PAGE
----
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Временность и причинность в контексте проблемы оснований сознательного опыта

The article analyzes the relationship between temporality and causality as connections that form the structure of conscious experience. It is traditional for phenomenology and transcendental philosophy to posit temporality as a fundamental characteristic that determines the existence of consciousness. According to D. Hume, perceptions succeed each other and nothing persists through change. For I. Kant, every synthesis is built as a necessary condition of time-consciousness. In E. Husserl’s theory of constitution the content of my current experience is shaped on the basis of the quasi-temporal flow. For M. Heidegger, ‘original temporality determines the horizon of Being. According to J. P. Sartre, time is a condition of possibility of consciousness as existing at a distance from itself. 

However, the attribution of fundamentality to the temporal flow leads to a simplified understanding of causality. Suppose that the temporal flow of consciousness is an immediately given basis of conscious experience; then there is no need to consider a causal relationship as a connection that explains emerging of new contents of consciousness and their order. Since new contents are delivered and ordered by the temporary flow, the question of the conditions of newness is not posed. According to Hume, causality arises from a habit of the mind to a repeated sequence of experiences. In Kant’s view, causality is a rule that gives the sequence an objective character. Husserl referring to non-obviousness of causal laws diminishes the role of causation in consciousness. The assumption about the priority of temporality in comparison with causality directs poststructuralist thought (the most typical example is the concept of J. Derrida).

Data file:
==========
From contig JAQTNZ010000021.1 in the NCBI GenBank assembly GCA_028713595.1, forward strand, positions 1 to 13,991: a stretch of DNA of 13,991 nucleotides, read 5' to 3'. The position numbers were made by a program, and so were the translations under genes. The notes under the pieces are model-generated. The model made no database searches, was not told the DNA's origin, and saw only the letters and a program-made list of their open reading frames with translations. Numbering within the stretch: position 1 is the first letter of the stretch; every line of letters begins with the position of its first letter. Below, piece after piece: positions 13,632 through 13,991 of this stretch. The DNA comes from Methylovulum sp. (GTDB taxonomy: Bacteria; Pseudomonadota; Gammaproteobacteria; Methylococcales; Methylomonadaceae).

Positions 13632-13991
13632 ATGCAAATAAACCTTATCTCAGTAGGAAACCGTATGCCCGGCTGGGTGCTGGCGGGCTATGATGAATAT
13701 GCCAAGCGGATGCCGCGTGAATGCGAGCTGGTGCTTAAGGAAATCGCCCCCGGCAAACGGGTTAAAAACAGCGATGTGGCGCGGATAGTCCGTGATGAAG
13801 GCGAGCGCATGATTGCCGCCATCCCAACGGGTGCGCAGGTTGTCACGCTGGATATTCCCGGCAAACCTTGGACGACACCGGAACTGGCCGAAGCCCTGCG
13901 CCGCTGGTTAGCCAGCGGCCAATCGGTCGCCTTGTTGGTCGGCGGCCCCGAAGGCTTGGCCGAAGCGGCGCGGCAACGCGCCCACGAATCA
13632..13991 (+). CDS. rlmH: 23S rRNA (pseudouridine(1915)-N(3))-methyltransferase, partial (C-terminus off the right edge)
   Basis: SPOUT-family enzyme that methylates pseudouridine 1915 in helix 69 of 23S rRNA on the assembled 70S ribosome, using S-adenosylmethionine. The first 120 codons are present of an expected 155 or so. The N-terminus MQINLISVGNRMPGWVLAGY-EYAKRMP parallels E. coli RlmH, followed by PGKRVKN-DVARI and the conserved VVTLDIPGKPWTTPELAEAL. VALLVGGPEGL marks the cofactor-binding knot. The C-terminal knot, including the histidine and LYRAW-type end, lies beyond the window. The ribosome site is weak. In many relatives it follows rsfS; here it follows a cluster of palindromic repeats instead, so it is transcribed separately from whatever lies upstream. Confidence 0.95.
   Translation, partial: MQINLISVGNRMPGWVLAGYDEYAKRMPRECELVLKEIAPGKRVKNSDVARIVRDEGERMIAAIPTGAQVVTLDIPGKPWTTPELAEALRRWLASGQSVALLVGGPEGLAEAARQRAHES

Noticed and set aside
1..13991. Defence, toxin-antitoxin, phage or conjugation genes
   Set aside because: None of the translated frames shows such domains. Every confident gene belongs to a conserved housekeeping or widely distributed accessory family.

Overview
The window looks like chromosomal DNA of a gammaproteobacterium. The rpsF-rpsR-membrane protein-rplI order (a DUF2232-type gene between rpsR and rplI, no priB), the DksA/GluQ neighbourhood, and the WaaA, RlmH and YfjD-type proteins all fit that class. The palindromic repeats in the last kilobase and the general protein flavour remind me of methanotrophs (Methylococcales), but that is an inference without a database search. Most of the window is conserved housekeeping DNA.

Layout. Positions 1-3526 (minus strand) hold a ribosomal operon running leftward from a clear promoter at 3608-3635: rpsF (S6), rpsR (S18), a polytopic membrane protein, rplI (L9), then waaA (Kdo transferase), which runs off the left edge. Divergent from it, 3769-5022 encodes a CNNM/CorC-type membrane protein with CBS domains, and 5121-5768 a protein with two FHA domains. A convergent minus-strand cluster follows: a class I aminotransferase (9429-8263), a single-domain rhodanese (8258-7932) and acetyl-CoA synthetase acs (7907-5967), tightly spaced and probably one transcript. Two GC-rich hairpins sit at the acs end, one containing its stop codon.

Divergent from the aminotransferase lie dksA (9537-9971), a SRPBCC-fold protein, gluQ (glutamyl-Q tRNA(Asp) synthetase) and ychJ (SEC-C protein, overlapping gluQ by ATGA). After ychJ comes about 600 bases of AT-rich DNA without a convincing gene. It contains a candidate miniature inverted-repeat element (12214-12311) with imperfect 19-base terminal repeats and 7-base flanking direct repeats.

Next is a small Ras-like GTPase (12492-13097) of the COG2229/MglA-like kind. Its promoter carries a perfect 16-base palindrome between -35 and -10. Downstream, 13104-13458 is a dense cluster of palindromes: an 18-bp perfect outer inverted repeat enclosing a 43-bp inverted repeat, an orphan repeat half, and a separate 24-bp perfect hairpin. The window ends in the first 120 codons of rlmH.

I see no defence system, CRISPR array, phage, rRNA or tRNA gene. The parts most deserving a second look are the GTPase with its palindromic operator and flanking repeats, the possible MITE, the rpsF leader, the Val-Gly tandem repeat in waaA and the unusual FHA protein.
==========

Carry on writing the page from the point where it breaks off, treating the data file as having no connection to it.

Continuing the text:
As the author shows, the abyss between the idea and its embodiment, between the mental and the physical world, and also the impossibility to find a place for freedom in the phenomenal world are results of primacy of temporality over causality.